This topic is dedicated to Mughal Emperor Aurangzeb. While we all know that Aurangzeb, got his brothers eliminated to get the Mughal throne, here is an alternate story today. This is related to Aurangzeb and a son of Shah Jahan, whom he got eliminated.
There was nothing that would stop Aurangzeb in his quest to become the ruler of Hindustan. He imprisoned his father and eliminated his brothers. He did not trust anyone and considered his own brothers his deadly enemies. He did not even trust his own sons who in turn rebelled against him later. What's more? He imprisoned his own daughter too.! Besides liquidating his brothers, he imprisoned and drove into exile many of his sons except his favourite third son, Prince Azam. Towards Azam, he was loving and indulgent.
Aurangzeb often said in the court > “The art of ruling is so delicate that the king’s jealousy should be awakened by his very shadow.”
Shah Jahan’s favourite son was Dara Shikoh. But Aurangzeb hated him and was determined to get rid of him first and deal with the rest of his brothers later. His fight against Dara was not merely a power struggle but a holy war. Both brothers absolutely despised each other.
While Dara looked down on Aurangzeb as a bigot, the latter called Dara as an infidel. For Dara, it was not a question of good against evil. It was simply that his brothers rebelled against Shah Jahan, who was the legitimate ruler of Hindustan. And so they had to be put down by him.
The war of succession between the two brothers percolated down to the imperial harem, between their two sisters who were fierce rivals. One sister, the beautiful Jahanara Begum who was loved by all her brothers, favoured Dara although Aurangzeb too loved her dearly. Raushnara Begum, the other sister, stood by Aurangzeb.
Dara was assisted in battle by his son Sulaiman Shikoh. When the decisive battle between Dara and Aurangzeb took place at Samrugarh in June 1658, Sulaiman was unfortunately away from Agra and could not return in time to save his father or himself. He received the grim news of Dara’s defeat when he was at Kara(near Allahabad), east of Agra.
Abandoned by his generals, Sulaiman, with a small army of 6,000 soldiers sought refuge with the Raja of Garhwal. The Raja was hospitable and helped him.
For about a year, Sulaiman roughed it out in the hilly terrains of Garhwal. However in 1661 Aurangzeb, who had ascended the throne, reached into the mountains and forced the Raja to surrender the prince. Sulaiman was brought in chains to Delhi and presented in court before Aurangzeb.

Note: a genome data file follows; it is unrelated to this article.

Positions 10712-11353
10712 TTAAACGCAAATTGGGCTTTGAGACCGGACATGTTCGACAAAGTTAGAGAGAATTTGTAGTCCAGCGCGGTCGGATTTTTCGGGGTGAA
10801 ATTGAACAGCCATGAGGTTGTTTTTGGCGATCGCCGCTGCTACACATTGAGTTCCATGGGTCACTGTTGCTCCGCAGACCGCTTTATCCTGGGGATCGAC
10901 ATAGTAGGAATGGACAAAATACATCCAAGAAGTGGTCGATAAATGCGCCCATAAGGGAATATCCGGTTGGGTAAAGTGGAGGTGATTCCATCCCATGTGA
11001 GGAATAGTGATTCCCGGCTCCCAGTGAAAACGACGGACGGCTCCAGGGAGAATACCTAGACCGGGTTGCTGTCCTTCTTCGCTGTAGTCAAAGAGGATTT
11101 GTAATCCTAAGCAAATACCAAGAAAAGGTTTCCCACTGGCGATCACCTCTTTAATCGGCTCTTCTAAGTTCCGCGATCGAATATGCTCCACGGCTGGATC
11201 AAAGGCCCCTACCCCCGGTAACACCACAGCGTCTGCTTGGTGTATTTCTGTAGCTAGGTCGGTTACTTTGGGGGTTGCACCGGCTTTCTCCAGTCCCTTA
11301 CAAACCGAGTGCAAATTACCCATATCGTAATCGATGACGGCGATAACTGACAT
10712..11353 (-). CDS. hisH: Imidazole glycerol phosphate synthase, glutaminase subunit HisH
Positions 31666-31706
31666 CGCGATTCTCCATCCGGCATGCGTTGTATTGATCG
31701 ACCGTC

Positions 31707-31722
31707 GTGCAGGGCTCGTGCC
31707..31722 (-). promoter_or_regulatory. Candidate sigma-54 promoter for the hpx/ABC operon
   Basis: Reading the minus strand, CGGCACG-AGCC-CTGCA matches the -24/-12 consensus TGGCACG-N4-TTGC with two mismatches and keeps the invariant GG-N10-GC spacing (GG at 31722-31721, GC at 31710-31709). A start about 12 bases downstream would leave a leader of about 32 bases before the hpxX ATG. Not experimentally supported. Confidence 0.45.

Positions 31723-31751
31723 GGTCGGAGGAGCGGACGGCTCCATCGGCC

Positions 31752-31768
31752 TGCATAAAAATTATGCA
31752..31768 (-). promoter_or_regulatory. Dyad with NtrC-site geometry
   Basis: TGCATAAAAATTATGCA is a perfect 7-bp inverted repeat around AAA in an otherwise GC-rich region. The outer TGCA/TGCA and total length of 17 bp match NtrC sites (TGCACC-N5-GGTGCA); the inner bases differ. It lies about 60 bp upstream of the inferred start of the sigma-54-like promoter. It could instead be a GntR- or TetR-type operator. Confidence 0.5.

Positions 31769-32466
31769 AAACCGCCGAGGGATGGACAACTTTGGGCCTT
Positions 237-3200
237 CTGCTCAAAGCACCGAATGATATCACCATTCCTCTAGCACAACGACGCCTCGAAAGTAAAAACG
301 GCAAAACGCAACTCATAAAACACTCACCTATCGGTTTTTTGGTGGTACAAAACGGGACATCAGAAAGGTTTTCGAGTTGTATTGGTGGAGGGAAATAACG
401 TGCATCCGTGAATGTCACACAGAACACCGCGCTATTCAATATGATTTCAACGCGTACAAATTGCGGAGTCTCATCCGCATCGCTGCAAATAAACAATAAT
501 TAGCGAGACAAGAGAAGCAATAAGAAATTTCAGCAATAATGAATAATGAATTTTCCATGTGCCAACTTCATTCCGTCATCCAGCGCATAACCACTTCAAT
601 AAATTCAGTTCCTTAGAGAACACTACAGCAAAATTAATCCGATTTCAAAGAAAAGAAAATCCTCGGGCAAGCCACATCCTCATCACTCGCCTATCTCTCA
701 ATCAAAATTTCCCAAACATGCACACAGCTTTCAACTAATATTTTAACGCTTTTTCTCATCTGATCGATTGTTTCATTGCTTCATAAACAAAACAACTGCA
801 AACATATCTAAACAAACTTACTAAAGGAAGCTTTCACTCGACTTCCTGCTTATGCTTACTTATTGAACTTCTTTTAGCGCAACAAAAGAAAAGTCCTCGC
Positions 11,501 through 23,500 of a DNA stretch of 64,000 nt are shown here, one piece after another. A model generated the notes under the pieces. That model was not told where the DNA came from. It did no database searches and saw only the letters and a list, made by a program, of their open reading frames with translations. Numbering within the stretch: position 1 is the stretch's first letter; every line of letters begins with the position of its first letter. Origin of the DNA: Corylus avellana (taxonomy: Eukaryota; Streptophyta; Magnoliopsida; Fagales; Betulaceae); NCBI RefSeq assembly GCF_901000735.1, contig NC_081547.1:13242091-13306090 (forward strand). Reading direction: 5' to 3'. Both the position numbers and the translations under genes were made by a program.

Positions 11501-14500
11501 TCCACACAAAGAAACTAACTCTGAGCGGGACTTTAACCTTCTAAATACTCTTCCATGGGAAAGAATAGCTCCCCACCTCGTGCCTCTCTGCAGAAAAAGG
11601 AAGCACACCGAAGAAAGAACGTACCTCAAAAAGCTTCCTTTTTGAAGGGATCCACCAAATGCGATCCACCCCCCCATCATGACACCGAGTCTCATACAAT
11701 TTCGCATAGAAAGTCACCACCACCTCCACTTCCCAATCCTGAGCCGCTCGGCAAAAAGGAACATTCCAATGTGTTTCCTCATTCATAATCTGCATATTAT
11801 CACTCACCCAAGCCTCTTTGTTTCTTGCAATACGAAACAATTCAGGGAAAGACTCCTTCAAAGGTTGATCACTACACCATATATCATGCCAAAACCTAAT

Many courtiers shed tears at the sight of this tall and very handsome young man in shackles. The royal ladies of the court who were permitted to be present were greatly moved too.
Aurangzeb was unmoved and smiled at the humiliation of the handsome young prince. But he feigned kindness and promised Sulaiman that no harm would come to him. Sulaiman’s only request was that he be put to death right away rather than administered posta, a narcotic concoction made from crushed poppy heads soaked overnight in water, which given over a period of time slowly turned men into zombies and drained them of life. Sulaiman was determined not to die such a degrading death. Aurangzeb gave him his word that posta would not be administered to him. Alas, this was the word of Aurangzeb, who was known to betray even his own brothers.
Sulaiman was sent to Gwalior prison for confinement, where on Aurangzeb’s orders, he was forced to drink posta every day. Sulaiman lingered on for a year, more or less a vegetable. He passed away in May 1662, when he was only 27 years old. He was Shah Jahan’s favourite grandson, but was buried at an exclusive cemetery meant for traitors. There was no reason for Aurangzeb to inflict such cruelty on this young man who was no longer any threat to him. By the time Sulaiman was captured, Aurangzeb had already been the emperor for two years. He had already liquidated his brothers Dara and Shuja while Shah Jahan and his another brother Murad were his prisoners. What could Sulaiman have possibly done to Aurangzeb? But this was Aurangzeb’s way..!!!
Major credit for this post goes to a friend who shared this with me. I have simply checked the information and added few points in it. I have kept the details simple here, we can explore this topic in the REAL discussion/debate below, in comments, as we usually do.!!
This article has been posted under the Miscellaneous topics section of history_geek's Blog.